How Corrugated Converters are Maximizing Print Quality
Those living under a proverbial rock may not have noticed what has been happening to the print quality of corrugated packaging and displays in recent years, but the steady improvement hasn’t escaped the attention of brands.
Emma Schlotthauer, chief marketing officer of prepress technology provider Miraclon, says that brands now expect corrugated to create the same kind of “active advertising” for their products as any of the other forms of packaging that they use.
She notes that advances in decorative techniques for corrugated board have helped the medium broaden its repertoire of applications from simple shipping containers to shelf-ready packaging. This gives brands more ways to save time and money while assuring them of the top-quality look they insist on, Schlotthauer says.
Today, buyers of packaging can count on corrugated for quality characteristics that would have been challenging for printers and converters to guarantee even 10 years ago. As Blake Bennett, business process manager at Bennett Packaging, a corrugated printing company near Kansas City, Mo., says in a written response, “Your high-end graphics customers are expecting sharp, clean dots, tight registration, and the highest resolution that you can consistently offer.”
While the demand for high-end color and imagery in corrugated is rising, it isn’t necessarily universal. According to Jeff Wettersten, president of Karstedt Partners, a packaging industry consulting and research firm, the pandemic-driven upsurge in online ordering has left many harried shippers saying, “I don’t care what the package looks like — just get it there.” If the box won’t be going onto a shelf once it arrives, “plain is fine.”
And, continues Wettersten, if graphic quality truly is a differentiator for corrugated, printers and converters then have to ask themselves how they will leverage it. He says this can be done either by gaining market share at competitive prices, or by charging the premium that any other type of high-end packaging would command.
Perennial Penchant for ‘Pop’
The new interest in high-graphic corrugated is nothing new at Sutherland Packaging, says Eric Stanton, the company’s creative and technical director.
Customers have always demanded “graphics that pop, and colors that pop,” and for a long time, the company’s carefully fingerprinted flexographic presses have been able to deliver it. The difference now, according to Stanton, is that flexo platemaking and other aspects of prepress have caught up with what the presses are capable of.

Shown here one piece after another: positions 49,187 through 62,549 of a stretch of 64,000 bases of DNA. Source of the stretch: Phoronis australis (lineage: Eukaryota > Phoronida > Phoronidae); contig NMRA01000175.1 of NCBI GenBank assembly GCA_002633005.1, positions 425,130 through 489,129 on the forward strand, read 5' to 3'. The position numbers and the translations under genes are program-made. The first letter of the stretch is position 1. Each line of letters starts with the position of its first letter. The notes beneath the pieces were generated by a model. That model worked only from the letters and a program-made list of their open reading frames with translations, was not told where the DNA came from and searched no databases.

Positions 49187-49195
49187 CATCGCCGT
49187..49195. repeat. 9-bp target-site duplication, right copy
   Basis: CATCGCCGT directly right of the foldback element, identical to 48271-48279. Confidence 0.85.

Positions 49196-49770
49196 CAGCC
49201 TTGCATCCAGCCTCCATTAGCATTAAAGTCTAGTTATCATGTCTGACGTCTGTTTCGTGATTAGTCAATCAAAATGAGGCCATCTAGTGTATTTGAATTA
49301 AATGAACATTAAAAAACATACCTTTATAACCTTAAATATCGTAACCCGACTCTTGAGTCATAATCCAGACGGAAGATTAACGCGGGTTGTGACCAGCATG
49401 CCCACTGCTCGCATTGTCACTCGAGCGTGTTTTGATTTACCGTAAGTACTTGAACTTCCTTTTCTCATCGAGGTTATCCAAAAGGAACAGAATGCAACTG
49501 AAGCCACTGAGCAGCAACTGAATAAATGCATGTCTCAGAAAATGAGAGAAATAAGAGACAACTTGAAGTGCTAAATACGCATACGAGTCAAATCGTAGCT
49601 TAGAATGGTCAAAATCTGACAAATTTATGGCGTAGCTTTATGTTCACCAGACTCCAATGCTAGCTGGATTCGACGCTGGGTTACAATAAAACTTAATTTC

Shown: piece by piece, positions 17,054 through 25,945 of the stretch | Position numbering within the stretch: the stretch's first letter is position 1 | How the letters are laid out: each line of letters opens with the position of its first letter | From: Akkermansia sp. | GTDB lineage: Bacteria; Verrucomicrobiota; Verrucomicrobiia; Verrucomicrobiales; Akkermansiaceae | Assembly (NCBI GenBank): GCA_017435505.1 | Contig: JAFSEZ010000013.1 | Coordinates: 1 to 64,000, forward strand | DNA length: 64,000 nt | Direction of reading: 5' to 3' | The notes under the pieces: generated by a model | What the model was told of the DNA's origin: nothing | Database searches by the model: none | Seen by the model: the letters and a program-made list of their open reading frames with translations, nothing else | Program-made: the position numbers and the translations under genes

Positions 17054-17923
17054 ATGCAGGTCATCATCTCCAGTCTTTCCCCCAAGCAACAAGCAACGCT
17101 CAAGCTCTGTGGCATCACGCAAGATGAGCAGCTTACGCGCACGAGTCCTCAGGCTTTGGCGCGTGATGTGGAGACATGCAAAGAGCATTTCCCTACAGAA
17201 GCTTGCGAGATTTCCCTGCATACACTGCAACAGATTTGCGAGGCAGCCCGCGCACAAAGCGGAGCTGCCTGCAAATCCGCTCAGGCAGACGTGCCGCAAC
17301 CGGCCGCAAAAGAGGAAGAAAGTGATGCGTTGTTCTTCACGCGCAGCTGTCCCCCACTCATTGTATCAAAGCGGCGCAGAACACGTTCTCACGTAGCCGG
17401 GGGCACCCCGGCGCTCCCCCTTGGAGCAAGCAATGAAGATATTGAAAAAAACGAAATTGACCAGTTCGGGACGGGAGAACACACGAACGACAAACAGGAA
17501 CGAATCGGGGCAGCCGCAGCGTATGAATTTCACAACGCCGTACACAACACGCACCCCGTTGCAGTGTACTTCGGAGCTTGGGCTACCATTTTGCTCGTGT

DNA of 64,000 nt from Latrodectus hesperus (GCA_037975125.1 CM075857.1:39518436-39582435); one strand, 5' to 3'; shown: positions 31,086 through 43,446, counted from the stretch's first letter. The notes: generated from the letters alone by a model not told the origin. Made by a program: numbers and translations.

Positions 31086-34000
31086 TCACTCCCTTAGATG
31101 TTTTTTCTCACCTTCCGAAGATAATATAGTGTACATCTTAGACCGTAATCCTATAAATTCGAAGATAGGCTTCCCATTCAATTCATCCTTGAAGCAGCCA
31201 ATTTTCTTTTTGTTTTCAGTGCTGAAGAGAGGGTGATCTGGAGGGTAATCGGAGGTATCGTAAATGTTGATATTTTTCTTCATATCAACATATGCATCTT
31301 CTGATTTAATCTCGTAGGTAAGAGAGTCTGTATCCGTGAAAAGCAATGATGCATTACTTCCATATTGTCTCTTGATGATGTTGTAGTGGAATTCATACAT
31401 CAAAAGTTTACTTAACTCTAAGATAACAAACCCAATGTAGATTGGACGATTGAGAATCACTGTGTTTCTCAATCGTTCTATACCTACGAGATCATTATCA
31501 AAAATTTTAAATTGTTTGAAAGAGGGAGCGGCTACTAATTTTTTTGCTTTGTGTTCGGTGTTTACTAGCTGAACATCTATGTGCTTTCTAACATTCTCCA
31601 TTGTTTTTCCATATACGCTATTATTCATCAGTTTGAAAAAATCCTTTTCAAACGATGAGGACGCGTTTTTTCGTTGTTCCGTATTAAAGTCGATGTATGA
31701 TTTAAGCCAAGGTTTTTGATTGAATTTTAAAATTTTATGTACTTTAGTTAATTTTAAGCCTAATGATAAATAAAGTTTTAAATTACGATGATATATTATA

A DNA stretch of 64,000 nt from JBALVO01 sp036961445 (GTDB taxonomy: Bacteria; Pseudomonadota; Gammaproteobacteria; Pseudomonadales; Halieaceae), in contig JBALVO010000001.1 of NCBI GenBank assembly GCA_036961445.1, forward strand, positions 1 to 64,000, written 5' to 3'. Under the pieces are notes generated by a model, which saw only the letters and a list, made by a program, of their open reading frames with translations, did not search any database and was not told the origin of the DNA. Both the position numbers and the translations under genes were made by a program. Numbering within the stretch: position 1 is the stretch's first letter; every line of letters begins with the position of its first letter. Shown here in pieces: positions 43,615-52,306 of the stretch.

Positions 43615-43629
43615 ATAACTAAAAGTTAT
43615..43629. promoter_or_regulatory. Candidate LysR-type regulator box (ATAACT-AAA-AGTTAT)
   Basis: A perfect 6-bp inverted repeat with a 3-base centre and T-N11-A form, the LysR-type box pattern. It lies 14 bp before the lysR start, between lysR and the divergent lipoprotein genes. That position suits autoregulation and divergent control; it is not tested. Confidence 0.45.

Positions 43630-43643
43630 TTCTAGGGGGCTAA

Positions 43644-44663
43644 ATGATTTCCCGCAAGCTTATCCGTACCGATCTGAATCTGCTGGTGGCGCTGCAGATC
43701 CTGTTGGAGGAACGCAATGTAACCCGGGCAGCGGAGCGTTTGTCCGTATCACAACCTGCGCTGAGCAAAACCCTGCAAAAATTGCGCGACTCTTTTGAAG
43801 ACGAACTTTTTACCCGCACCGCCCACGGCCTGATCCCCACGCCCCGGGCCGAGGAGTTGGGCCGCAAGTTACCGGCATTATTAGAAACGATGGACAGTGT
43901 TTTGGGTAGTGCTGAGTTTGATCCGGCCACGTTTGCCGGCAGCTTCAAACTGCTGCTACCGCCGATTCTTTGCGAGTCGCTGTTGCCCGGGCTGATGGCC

Color and graphics can be added to corrugated in several ways, depending on what the quality requirements are. Litho labeling — laminating an offset-printed sheet or label to the top sheet of a corrugated board — is still widely regarded as the highest-quality method of decorating corrugated packaging and displays.
But, advances in prepress have enabled direct printing (a.k.a. post-print, both conventional and digital) and preprinting on linerboard or paperboard to close the quality gap with litho-lam, overcoming many of the limitations that used to mark corrugated as a low-end option for printed packaging.
“Board quality is by far the limiting factor,” says Daniel J. Fry, portfolio manager for corrugated at MacDermid Graphics Solutions. He cites the surface-ridging effect of corrugated fluting and the breakdown of repeatedly recycled fibers as among the drawbacks that typically limited direct-to-board flexographic printing on corrugated to low-resolution (65 lpi to 85 lpi) applications such as reusable shipping containers.
But now, says Fry, advances both in flexo platemaking and in flexo press design are making it much easier to keep dots sharp and stable at the finer line screens that high-graphic printing on corrugated entails.
New Gains for Platemaking
MacDermid’s contributions to this progress include LUX ITP EDGE, a flat-top dot, photopolymer plate designed to print retail-ready corrugated packaging at resolutions up to 150 lpi; and LUX ITP MELO, a thin, soft photopolymer plate that minimizes board crush and holds fine details when printing on low to medium quality board.
Miraclon, which acquired the Flexcel NX portfolio of flexographic solutions from Kodak, uses an advanced platemaking technique to create flat-top dots for consistent print quality at high resolutions.
One benefit of the even ink transfer and laydown that Flexcel NX flat-top dots make possible, says Schlotthauer, is not having to create separate plates for solids and halftones. With the flat-top dot structure, both can be combined on the same image carrier, saving stations on the press and yielding better results in direct printing to corrugated.
Another complication of flexo printing for corrugated containers is that many jobs, such as pizza boxes for example, need to be printed only in certain small areas of the substrate, meaning that only correspondingly small areas of the plate have to be imaged. The problem is magnified when jobs like these run on very-large-format flexo presses, where the non-printing areas greatly exceed the space of the sections that get printed.
In these situations, explains Mike Agness, executive VP for the Americas for HYBRID Software, it wouldn’t be desirable, nor perhaps even possible, to make plates large enough to encompass both the image and the non-image areas. He says this is one reason why with corrugated, “the complexity to get to press has always been highest. It’s a jigsaw puzzle in every job.”
Only Where Needed
The key to solving the puzzle is patching: assembling pieces of plate material for the inked portions on a carrier sheet that is then wrapped around the plate cylinder of the flexo press in lieu of a one-piece plate. This way, no costly plate material for the non-image areas needs to be included in the printing form.
Patching increases the efficiency of flexo prepress, but it can be time consuming, and it requires extreme precision of placement. HYBRID Software streamlines the task with CLOUDFLOW Patchplanner, a web-based layout system that optimizes the arrangement of printed elements in the design file so that they take up the least amount of image space. Then, with the help of an automatic mounting device, the plate elements are reassembled onto a press-ready plastic carrier sheet.